PERK is a type I transmembrane protein that, upon ER stress, dimerizes trans-autophosphorylates resulting in the activation of its kinase domain and the phosphorylation of eukaryotic translation initiation factor 2 alpha subunit (eIF2α) [4]. This phosphorylation transiently inhibits mRNA translation and attenuates global protein synthesis. This quick reduction of the ER overload relieves ER stress and has a pro-survival effect. Despite the overall reduction of protein synthesis, the phosphorylation of eIF2α allows the selective translation of a subset of UPR target proteins, including ATF4, a transcription factor that controls the expression of genes involved in protein folding, antioxidant response, amino acid metabolism and autophagy [5]. Active PERK also phosphorylates the nuclear factor erythroid related factor 2 (NRF2) which, upon translocation to the nucleus, controls the expression of anti-oxidant genes [6,7,8].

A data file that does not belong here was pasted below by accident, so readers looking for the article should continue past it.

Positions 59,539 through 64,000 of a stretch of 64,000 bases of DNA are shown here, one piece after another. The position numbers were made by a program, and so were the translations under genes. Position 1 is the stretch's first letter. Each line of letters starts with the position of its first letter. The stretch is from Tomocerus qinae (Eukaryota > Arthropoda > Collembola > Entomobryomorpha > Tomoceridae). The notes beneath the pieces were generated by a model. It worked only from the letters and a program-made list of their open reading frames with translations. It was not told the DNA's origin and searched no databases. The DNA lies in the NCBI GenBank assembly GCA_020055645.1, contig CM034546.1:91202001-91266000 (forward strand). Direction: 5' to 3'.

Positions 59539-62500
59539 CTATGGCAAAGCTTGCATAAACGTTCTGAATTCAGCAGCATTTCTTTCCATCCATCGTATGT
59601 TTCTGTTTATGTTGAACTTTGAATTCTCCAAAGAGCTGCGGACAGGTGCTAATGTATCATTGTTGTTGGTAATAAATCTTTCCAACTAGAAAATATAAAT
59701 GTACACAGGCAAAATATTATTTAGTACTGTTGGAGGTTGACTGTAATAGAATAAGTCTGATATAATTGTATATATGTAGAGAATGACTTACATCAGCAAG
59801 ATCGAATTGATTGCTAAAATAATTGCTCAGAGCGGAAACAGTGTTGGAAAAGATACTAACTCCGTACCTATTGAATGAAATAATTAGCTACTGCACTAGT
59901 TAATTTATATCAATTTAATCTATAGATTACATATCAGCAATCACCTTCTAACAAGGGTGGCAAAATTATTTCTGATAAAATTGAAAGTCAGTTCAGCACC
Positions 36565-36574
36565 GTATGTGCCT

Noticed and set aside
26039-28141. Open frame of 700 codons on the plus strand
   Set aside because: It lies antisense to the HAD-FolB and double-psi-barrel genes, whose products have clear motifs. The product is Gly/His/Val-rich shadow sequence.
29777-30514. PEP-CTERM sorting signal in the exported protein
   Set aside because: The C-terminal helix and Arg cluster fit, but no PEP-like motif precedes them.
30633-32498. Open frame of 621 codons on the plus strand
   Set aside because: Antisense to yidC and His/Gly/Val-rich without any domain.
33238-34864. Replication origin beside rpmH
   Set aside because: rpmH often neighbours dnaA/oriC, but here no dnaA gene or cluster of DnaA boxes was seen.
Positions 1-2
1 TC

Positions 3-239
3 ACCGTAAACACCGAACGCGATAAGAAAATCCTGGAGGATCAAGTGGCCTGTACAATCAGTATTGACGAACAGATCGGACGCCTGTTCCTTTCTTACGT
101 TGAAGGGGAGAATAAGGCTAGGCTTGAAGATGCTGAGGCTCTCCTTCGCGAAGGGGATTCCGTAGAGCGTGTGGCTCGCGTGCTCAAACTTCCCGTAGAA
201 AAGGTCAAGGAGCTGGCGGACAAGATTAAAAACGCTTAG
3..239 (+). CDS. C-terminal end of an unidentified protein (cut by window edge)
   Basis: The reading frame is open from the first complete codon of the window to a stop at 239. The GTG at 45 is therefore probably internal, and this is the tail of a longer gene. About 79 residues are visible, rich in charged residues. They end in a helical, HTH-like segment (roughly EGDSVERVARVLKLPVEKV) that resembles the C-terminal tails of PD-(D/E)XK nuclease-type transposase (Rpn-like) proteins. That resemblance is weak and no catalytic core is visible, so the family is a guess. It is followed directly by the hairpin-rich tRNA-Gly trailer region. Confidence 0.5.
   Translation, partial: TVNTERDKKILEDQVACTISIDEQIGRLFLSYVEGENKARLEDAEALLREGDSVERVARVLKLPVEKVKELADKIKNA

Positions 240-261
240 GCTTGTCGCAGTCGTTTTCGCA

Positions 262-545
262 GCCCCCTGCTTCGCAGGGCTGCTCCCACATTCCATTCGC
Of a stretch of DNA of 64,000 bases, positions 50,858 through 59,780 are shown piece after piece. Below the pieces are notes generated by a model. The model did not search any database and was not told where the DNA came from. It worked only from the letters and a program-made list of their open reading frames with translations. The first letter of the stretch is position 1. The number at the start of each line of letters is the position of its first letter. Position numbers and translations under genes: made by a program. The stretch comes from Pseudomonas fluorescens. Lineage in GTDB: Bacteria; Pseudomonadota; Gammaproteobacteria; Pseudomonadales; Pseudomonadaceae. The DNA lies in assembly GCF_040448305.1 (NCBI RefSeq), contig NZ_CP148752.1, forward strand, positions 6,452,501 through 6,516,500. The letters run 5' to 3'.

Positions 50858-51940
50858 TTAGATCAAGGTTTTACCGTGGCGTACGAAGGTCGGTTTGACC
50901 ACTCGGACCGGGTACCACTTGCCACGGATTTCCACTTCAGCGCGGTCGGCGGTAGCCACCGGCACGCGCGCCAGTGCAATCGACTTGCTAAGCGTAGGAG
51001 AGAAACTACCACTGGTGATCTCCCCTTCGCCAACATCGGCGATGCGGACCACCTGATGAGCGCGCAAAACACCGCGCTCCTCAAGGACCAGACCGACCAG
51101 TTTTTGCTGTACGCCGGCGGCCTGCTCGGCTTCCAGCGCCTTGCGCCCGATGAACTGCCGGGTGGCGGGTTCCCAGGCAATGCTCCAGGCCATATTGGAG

IRE1 is a type I transmembrane protein that contains two enzymatic activities on its cytosolic tail, a serine/threonine kinase and an endoribonuclease. In response to ER stress, IRE1 oligomerizes and trans-autophosphorylates undergoing a conformational change that activates its RNase domain. IRE1 RNase catalyses the unconventional splicing of an intron within XBP1 mRNA (XBP1u) shifting the XBP1 reading frame and producing a stable transcription factor known as XBP1s (thereafter XBP1) which promotes the transcription of genes involved in protein folding, ERAD, protein secretion and lipid synthesis [9,10,11]. Although IRE1 activity was first reported for its unconventional splicing activity, it is also involved in the degradation of ER-associated RNAs through a process known as RIDD (regulated IRE1-dependent decay) [12]. The molecular basis for the switch between RIDD and XBP1u mRNA splicing seems to be controlled by the oligomeric state of IRE1 [13,14,15]. Additionally, although less characterized, IRE1 activity also elicits the activation of the c-Jun N-terminal kinase (JNK) signalling [16].